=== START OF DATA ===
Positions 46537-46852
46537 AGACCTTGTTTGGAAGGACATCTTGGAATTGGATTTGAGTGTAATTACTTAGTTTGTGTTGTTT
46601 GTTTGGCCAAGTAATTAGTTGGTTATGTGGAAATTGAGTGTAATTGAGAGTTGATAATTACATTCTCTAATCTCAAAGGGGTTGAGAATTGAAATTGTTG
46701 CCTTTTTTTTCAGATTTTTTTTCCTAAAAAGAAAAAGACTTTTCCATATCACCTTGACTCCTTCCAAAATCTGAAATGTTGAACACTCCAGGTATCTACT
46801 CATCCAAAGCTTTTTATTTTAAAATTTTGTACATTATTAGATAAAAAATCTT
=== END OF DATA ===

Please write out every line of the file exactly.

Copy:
Positions 46537-46852
46537 AGACCTTGTTTGGAAGGACATCTTGGAATTGGATTTGAGTGTAATTACTTAGTTTGTGTTGTTT
46601 GTTTGGCCAAGTAATTAGTTGGTTATGTGGAAATTGAGTGTAATTGAGAGTTGATAATTACATTCTCTAATCTCAAAGGGGTTGAGAATTGAAATTGTTG
46701 CCTTTTTTTTCAGATTTTTTTTCCTAAAAAGAAAAAGACTTTTCCATATCACCTTGACTCCTTCCAAAATCTGAAATGTTGAACACTCCAGGTATCTACT
46801 CATCCAAAGCTTTTTATTTTAAAATTTTGTACATTATTAGATAAAAAATCTT